Digital Literacy is two-faced; while it is very vital to acquire basic digital literacy to thrive in today's world, it is again demanding and sometimes challenging acquiring digital literacy. And, the challenge of digital literacy manifests in various ways and dependent on individual preference. For instance, some persons are commendably versatile on the internet, but lack corresponding interests in social media. Also, the challenge of personal tools to engage and navigate the internet as often as desired presents a major barrier to digital literacy. And when faced with the challenge of high costs of internet subscription (like the case is in Nigeria), one is unable to spend as much time online as may be desired and that delays the progress of digital literacy. In the area of high internet subscription costs, I am hopeful that the Alliance for Affordable Internet would be able to secure better internet subscription options that would be affordable for Nigerians. My first recommendation is in the area of improved internet service, there are still severe problems of poor network connection that make it challenging accessing the internet. It is important that the Nigerian government intensifies the demand for telecommunications networks to provide excellent internet service to Nigerians so that it would not be so challenging to watch videos and other media resources online. Also, students would be able to engage the wide variety of online courses available and strengthen our education and knowledge-base. Another recommendation would be in the area of improved supply of affordable tools to increase access to the internet. There is a commendable presence of cheaper options of portable laptop computers, tablets and smart phones and an increased supply of same would further boost digital literacy for Nigerian women and girls. However, there should also be increased provision of such tools. For instance, companies and other corporate organisations that conduct lottery competitions from time to time can increase the offer of such tools (like laptops, tablets and smart phones) in their lottery prizes and the telecommunication networks should also be encouraged to offer internet modems and internet access for commendable period of time and all these Organisations can be encouraged to target women and girls for such offers and this would remarkably improve digital literacy for women and girls in Nigeria.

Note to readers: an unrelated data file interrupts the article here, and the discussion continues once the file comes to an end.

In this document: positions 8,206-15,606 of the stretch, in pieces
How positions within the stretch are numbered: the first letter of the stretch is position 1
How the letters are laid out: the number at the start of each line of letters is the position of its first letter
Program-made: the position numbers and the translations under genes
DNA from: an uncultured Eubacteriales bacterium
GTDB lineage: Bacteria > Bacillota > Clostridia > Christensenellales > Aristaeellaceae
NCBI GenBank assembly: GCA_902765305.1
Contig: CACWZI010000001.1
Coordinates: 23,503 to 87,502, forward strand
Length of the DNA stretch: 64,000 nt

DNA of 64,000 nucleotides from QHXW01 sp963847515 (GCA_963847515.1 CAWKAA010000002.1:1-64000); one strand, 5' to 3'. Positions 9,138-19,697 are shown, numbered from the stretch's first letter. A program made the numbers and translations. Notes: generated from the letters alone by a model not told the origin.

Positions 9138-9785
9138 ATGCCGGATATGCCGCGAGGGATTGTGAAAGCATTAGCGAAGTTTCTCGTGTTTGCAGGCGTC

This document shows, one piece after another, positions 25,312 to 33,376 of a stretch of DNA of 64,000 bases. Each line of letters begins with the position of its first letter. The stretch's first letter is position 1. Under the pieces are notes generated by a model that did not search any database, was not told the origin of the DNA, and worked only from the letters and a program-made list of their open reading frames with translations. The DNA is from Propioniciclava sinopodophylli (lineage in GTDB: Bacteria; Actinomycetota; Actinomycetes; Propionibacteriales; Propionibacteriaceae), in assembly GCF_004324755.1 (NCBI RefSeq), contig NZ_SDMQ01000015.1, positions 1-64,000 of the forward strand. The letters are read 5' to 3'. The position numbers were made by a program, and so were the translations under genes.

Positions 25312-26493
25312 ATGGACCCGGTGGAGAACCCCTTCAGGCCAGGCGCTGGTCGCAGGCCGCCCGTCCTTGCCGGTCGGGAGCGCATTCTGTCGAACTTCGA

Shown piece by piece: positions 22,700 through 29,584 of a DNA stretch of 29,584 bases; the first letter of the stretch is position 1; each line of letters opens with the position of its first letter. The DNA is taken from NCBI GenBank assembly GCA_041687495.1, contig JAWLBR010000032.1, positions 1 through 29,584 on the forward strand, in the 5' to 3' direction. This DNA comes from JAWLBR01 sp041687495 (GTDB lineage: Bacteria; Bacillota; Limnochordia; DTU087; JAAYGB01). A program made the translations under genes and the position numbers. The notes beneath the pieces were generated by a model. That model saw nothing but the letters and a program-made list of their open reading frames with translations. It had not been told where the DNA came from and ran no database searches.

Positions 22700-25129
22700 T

My Organisation, Girls Voices has a growing follower-ship of young girls who present a company of individuals looking to engage the platform, but their desires are highly challenged by the absence of tools to sustain their internet access and I find that many of the girls rarely update their pages and occasionally comment when they can. These girls must have had a growing passion and some level of digital literacy to be able to open their personal Facebook Accounts and may be better engaging and inspired if they have the basic tools to sustain their internet access and boost their digital literacy.